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Preparing for Chemo: Port Placement

The Port

If a patient will be receiving chemo drugs intravenously for an extended amount of time, a port will most likely be placed to save the arm veins. The port is placed on the right or left side of the chest. Mine was made of plastic and was called a dual port so that I could be hooked up to two lines at a time if needed (it was needed for my inpatient chemo stay). A small tube goes from the port to a large vein.

The placement of the port is an outpatient procedure. You are sedated slightly and a shot of lidocaine is injected into the incision area.

I did not feel much pain during my first port placement (oh yes, I had more than one! Just wait for it!). I only felt the sharp pain of localized numbing needle and then some tugging in the area.

My first port placement was done immediately before going straight into inpatient chemo for five days. Thinking back, it was a lot to handle just a week after a solid diagnosis and I didn’t have a whole lot of time to process all the things happening to me.

Accessibility Before each chemo treatment I would have to get my blood taken and my port “accessed.” This means it is flushed and hooked up to lV lines which involves a fair amount of poking. This was often the most stressful part of my day. Before getting accessed I had to remember to apply a lidocaine cream over my port area that would supposedly decrease the amount of pain experienced when getting poked. Sometimes it worked, sometimes it didn’t. If my port was being difficult that day, the poor nurse had to stick me multiple times. And then once we thought it was working, it would be hard to get a good blood return. If one side of my port wasn’t working, they’d switch to the other side and poke me there (remember, dual port). But for inpatient chemo, I needed both sides accessed. I eventually adopted the phrase “do it, afraid” to repeat over and over when I was sitting in the chair. Once I was “accessed” they’d dress it and it would remain covered for treatment.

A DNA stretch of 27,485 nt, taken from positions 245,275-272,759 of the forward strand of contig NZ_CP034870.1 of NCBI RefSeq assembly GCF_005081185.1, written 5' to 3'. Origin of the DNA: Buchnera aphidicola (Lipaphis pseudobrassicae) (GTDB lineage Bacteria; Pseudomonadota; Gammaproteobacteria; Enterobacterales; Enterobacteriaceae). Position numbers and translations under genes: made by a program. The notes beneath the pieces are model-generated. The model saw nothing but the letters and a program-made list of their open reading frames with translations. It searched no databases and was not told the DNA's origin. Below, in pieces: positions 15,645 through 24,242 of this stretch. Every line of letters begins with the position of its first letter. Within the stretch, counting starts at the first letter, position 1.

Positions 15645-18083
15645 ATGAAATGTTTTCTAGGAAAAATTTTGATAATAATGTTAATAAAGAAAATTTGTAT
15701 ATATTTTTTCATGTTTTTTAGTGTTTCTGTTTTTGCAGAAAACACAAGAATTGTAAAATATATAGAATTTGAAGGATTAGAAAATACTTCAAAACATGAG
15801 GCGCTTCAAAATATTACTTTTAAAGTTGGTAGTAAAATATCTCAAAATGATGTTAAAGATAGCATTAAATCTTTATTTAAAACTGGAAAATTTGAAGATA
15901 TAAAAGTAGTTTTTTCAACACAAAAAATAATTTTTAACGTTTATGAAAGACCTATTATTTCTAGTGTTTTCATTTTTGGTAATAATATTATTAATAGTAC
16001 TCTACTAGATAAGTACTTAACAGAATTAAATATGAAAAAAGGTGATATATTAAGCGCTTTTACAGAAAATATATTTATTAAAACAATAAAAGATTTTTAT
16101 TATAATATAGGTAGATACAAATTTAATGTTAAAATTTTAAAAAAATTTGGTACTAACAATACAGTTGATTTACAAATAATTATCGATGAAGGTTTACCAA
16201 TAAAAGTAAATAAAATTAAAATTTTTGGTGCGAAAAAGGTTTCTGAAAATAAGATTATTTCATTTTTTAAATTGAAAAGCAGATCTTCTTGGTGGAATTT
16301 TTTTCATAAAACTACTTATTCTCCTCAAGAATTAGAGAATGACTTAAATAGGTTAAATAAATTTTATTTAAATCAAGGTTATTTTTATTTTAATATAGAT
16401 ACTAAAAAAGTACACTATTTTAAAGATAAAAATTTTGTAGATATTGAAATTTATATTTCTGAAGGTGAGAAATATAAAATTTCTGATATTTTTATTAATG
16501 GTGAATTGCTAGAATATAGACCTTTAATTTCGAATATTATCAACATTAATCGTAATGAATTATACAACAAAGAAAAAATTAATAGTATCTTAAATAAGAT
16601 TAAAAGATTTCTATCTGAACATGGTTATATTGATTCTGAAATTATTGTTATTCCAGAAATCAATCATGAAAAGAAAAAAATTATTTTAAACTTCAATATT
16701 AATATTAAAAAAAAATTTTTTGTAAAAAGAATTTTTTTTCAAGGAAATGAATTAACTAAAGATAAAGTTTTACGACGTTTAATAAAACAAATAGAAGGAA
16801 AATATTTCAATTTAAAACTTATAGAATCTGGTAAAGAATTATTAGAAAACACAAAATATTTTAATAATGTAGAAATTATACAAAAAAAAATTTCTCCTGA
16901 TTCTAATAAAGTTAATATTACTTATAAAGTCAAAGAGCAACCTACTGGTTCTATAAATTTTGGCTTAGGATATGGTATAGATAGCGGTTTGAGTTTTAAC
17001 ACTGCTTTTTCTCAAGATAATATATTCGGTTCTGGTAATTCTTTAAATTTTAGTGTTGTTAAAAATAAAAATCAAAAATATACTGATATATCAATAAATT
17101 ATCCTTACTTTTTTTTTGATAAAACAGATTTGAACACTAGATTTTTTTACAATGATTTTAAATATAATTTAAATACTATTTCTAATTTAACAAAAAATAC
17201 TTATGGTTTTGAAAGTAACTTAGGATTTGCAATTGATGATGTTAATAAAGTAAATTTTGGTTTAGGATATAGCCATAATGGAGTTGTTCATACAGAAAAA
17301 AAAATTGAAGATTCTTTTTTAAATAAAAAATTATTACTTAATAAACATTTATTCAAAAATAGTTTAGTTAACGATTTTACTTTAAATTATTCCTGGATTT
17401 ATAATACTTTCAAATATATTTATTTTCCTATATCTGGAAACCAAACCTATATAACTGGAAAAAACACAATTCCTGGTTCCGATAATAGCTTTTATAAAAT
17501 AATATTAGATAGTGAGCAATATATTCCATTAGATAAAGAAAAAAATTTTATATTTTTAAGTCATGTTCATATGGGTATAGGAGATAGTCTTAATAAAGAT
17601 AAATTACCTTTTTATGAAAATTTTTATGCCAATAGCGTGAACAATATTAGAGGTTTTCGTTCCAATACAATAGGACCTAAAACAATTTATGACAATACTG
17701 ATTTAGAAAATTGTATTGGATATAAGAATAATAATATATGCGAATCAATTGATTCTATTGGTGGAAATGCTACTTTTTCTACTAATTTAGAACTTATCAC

Lab Results After getting accessed and blood drawn, I’d have an hour and a half or so to wait around for lab results to see if my body was in good enough condition to proceed with chemo.

This was such a weird limbo/feeling. I wanted my bloodwork to be good to continue with chemo. But I also didn’t want to do chemo. I often spent the night before chemo crying in a ball on the hotel bed.

Nelson and I would meet with my doctor and one of the nurses on my sarcoma team for the results around noon. They would make the decision on whether or not my numbers were good for that round of chemo or not.

If I was headed to inpatient chemo, I would then go check in at their hospital next door and wait for an open chemo bed. If I was going to outpatient, I would check in on the chemo floor and await my turn for a chair.

The Second Port

My port functioned relatively well through my first inpatient chemo treatment. For five days it was hooked and unhooked and flushed.

But when I went in for my outpatient chemo it wasn’t working as well as it should. I only needed one line and one side was working well enough so we went with that for that day.

The next week I received a call that I was just one of a few dozen patients who had received a faulty port from the manufacturer. The odds! The odds of having a rare cancer on an organ that is rare for the cancer to appear on, and let’s add that on top of the odds of getting a faulty port!

I was pretty sure I could’ve won the lottery 6 times over.

So for my third cycle, my second inpatient chemo treatment, I had to have my first port removed and a new one placed – same procedure – needle pain, cut open again, port removed, new and bigger port placed – more painful. That night, as I was receiving chemo in the hospital, I vomited and cried.

In Summary: Sigh. But It's Useful. 

You'll develop a relationship with your port. Some patients absolutely love it. I have found that those who love it had to go several rounds of chemo without it, which no doubt could be rough on your veins!

I did not have that experience so I loathed my port. I hated the weird bump it made on my chest. I hated having to be careful and mindful of it. You may see there are special port "pillows" for seatbelts or special sweaters and shirts with zippers in the port area for chemo days.

And there was a possibility that an infection could develop, so that also was a worry on my mind throughout treatment. As if cancer patients need more worries!


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Anyone who has been touched by cancer should know that they are not alone and that there are others who have experienced similar challenges.

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